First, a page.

Last week’s student production of Ariane Mnouchkine’s play Mephisto (in a translation by Timberlake Wertenbaker) will have come as a surprise to those such as myself who know only the film of the same name.

Though both are based on Klaus Mann’s 1936 roman à clef (also Mephisto) the play is far less focused, in the way Istvan Szabo’s film was, on the shaming compromise with the Nazis that secured the fame and fortune of Gustav Gründgens, Mann’s one-time best friend and husband of his sister Erica.

Instead, the rise of Gründgens, who is renamed Hendrik Höfgen, is only a part — albeit a prominent part — of a panoramic story that takes in the activities, both artistic and amorous, of a wide variety of politically driven actors at work at Hamburg as the Nazi era dawned.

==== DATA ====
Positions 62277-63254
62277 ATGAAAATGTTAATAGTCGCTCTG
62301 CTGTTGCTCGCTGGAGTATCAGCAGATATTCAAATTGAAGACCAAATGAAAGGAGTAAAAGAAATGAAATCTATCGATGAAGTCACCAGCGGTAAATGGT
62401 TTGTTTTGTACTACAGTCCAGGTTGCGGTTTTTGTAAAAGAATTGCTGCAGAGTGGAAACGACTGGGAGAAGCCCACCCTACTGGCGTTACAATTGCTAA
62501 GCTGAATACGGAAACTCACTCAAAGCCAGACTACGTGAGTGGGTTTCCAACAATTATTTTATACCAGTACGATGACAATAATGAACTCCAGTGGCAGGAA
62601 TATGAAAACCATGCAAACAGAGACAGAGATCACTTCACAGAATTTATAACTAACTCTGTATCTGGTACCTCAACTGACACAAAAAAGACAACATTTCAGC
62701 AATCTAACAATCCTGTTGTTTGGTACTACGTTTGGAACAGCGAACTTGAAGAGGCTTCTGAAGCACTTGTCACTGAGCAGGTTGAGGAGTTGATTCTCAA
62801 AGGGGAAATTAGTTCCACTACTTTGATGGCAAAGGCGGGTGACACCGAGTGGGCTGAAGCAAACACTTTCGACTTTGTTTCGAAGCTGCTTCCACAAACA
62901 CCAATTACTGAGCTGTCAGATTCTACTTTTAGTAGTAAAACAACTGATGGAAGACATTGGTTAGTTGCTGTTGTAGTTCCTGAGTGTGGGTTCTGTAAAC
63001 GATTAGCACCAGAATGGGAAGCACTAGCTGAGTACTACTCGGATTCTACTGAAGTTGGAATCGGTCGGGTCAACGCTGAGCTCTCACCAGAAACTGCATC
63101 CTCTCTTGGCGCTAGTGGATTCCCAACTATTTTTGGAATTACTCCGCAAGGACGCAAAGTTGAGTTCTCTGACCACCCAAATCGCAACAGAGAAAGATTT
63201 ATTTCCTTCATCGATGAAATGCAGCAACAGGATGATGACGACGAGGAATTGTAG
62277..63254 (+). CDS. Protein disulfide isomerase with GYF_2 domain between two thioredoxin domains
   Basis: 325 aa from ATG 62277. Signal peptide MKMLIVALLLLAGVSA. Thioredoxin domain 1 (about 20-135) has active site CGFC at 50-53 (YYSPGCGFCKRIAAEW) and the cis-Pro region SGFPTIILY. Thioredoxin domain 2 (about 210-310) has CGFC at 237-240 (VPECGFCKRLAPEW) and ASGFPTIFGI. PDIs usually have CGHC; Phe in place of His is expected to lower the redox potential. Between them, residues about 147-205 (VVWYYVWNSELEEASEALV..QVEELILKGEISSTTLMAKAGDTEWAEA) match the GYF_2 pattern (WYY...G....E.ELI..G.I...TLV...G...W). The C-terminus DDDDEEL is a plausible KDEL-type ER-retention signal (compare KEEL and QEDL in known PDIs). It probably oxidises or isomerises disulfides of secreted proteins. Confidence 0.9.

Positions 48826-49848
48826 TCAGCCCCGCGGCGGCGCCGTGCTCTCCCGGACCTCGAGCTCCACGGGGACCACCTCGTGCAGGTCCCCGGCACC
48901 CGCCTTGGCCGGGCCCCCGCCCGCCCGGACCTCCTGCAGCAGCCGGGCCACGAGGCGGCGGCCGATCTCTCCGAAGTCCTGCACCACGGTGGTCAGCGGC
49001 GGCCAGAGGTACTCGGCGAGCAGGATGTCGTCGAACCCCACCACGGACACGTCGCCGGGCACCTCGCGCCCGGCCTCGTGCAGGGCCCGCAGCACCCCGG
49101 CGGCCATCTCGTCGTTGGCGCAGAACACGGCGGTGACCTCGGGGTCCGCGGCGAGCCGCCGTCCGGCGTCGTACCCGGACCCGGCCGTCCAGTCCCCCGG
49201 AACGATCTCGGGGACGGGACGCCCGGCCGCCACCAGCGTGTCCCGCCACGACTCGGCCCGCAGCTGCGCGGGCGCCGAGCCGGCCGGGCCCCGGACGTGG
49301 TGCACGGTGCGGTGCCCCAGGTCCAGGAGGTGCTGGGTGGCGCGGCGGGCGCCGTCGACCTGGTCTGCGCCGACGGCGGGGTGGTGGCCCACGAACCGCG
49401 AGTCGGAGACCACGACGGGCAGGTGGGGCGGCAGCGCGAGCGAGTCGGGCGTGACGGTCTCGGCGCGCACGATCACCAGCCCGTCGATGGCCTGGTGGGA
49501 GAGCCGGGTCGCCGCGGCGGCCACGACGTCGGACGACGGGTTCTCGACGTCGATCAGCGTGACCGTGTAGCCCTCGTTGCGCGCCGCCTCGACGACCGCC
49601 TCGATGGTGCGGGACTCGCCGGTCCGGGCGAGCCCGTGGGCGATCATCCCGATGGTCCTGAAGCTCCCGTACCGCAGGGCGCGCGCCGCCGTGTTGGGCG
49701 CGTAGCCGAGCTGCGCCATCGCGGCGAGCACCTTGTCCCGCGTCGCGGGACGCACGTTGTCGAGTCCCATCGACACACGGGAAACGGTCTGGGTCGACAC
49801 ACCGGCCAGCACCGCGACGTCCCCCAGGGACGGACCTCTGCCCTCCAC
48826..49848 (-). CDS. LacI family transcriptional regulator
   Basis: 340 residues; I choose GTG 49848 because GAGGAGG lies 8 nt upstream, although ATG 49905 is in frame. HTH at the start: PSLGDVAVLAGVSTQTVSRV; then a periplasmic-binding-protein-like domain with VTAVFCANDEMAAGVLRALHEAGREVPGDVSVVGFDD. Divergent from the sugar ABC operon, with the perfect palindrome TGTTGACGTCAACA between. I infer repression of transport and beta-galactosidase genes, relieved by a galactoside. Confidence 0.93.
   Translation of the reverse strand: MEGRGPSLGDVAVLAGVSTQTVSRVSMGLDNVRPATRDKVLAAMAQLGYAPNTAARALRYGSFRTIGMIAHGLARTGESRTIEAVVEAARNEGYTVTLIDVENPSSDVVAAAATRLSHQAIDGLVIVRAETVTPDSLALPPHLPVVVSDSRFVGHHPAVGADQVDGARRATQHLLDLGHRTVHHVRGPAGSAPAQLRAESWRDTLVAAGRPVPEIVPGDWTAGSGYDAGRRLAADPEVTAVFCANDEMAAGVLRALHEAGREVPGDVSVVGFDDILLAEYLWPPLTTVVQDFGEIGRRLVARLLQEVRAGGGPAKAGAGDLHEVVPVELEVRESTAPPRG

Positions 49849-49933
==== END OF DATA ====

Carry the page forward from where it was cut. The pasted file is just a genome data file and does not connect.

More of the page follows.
The ensemble piece, featuring 17 performers and an on-stage band, admittedly demanded close concentration from the audience in the matter of who was who. But the effort was repaid in a production, under director Milja Fenger, that was affecting and instructive. Occasionally it was comic, too, in its gleeful presentation of the agitprop pieces staged by the thesps.

The many fine performances included those of Nick Howard-Brown (above), as Höfgen, and Lloyd Houston as both a suitably patrician Thomas Mann and a working-class apprentice, Hans Miklas, who falls an easy victim to the Nazi poison.